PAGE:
The Court of Appeals first rejected petitioner's claim that her § 1983 action against the county fell within the District Court's § 1343(3) jurisdiction, as obviously foreclosed by this Court's decisions in Moor, supra, and City of Kenosha v. Bruno, 412 U.S. 507, 93 S.Ct. 2222, 37 L.Ed.2d 109 (1973). Turning to petitioner's pendent-jurisdiction argument, the Court of Appeals noted, 513 F.2d, at 1260, that the District Court had made no alternative ruling on the "suitability of this case for the discretionary exercise of pendent jurisdiction" under the second part of the rule enunciated in Mine Workers v. Gibbs, 383 U.S. 715, 726-727, 86 S.Ct. 1130, 1139, 16 L.Ed.2d 218 (1966). But since this Court in Moor had expressly left undisturbed the Ninth Circuit's refusal to apply pendent jurisdiction over a nonfederal party, the instant panel felt free to apply that rule as set out in Hymer v. Chai, 407 F.2d 136 (CA9 1969), and Moor v. Madigan, 458 F.2d 1217 (CA9 1972), aff'd in part, rev'd in part, 411 U.S. 693, 93 S.Ct. 1785, 36 L.Ed.2d 596 (1973). This kind of case, the Court of Appeals reasoned, presented the "weakest rationale" for extension of Gibbs to pendent parties: (1) The state claims are pressed against a party who would otherwise not be in federal court; 4 (2) diversity cases generally present more attractive opportunities for exercise of pendent-party jurisdiction, since all claims therein by definition arise from state law; (3) federal courts should be wary of extending court-created doctrines of jurisdiction to reach parties who are expressly excluded by Congress from liability, and hence federal jurisdiction, in the federal statute sought to be applied to the defendant in the main claim; (4) pendent state-law claims arising in a civil rights context will "almost inevitably" involve the federal court in difficult and unsettled questions of state law, with the accompanying potential for jury confusion. 513 F.2d, at 1261-1262.

II

The question whether "pendent" federal jurisdiction encompasses not merely the litigation of additional claims between parties with respect to whom there is federal jurisdiction, but also the joining of additional parties with respect to whom there is no independent basis of federal jurisdiction, has been much litigated in other federal courts 5 and much discussed by commentators 6 since this Court's decision in Gibbs. Gibbs, in turn, is the most recent in a long line of our cases dealing with the relationship between the judicial power of the United States and the actual contours of the cases and controversies to which that power is extended by Art. III.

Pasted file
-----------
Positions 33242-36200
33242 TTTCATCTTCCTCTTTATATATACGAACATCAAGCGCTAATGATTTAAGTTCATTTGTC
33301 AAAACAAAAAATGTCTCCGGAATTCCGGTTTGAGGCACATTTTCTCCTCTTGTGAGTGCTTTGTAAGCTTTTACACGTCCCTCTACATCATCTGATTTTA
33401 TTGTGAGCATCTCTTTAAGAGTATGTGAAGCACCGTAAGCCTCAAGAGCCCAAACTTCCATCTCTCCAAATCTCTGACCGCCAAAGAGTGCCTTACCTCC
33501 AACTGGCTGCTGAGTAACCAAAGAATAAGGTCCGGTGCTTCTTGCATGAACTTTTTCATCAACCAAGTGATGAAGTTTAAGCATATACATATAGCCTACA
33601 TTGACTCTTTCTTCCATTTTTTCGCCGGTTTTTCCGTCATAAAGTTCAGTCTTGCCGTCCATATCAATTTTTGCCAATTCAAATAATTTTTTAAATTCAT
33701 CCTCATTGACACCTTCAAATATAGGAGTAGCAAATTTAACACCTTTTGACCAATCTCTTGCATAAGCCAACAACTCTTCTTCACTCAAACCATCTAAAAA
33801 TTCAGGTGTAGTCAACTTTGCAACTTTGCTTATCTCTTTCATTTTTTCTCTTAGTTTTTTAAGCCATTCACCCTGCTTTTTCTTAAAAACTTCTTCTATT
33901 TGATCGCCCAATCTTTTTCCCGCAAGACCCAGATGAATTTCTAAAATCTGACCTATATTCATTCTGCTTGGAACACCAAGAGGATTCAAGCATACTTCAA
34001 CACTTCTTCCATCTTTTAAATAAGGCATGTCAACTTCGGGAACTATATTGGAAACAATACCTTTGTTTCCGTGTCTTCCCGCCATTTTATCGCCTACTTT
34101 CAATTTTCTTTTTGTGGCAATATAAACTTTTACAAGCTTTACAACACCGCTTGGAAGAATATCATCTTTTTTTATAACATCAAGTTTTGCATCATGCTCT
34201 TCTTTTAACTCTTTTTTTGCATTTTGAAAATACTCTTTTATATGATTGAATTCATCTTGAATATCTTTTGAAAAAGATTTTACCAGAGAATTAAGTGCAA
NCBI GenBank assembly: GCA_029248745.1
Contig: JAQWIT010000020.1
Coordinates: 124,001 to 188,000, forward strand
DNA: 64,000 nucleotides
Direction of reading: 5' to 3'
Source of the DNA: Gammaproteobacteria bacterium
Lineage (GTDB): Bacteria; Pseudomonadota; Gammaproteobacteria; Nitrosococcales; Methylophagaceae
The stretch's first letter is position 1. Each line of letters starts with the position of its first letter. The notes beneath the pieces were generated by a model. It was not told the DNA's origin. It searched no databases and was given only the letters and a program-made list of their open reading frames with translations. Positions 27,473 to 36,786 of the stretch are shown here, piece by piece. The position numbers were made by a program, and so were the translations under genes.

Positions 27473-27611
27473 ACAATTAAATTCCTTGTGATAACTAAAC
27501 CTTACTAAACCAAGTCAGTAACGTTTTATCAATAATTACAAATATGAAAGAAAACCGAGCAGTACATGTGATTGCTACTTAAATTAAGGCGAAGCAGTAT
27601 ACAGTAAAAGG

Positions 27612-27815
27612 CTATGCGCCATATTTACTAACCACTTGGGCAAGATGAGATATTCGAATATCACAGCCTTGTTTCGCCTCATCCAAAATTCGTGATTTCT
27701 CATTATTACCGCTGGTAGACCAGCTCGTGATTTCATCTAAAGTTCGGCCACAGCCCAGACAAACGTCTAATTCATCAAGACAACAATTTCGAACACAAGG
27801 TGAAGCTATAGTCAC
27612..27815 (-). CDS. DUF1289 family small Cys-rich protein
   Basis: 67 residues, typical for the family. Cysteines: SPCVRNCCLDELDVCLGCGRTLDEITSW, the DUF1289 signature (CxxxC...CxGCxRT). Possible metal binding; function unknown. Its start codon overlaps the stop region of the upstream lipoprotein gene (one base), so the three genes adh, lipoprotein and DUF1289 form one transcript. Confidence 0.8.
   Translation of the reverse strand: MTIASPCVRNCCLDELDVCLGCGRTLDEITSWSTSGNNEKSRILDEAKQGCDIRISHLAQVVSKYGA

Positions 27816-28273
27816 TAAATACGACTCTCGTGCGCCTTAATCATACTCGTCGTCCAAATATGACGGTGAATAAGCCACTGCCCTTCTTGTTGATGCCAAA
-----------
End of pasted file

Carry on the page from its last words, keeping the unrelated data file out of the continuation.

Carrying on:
In Osborn v. Bank of the United States, 9 Wheat. 738, 6 L.Ed. 204

(1824), Mr. Chief Justice Marshall in his opinion for the Court addressed the argument that the presence in a federal lawsuit of questions which were not dependent on the construction of a law of the United States prevented the federal court from exercising Art. III jurisdiction, even in a case in which the plaintiff had been authorized by Congress to sue in federal court. Noting that "(t)here is scarcely any case, every part of which depends" upon federal law, id., at 820, the Chief Justice rejected the contention:

"If it be a sufficient foundation for jurisdiction, that the title or right set up by the party, may be defeated by one construction of the constitution or law of the United States, and sustained by the opposite construction, provided the facts necessary to support the action be made out, then all the other questions must be decided as incidental to this, which gives that jurisdiction. Those other questions cannot arrest the proceedings. . . .

"We think, then, that when a question to which the judicial power of the Union is extended by the constitution, forms an ingredient of the original cause, it is in the power of congress to give the Circuit...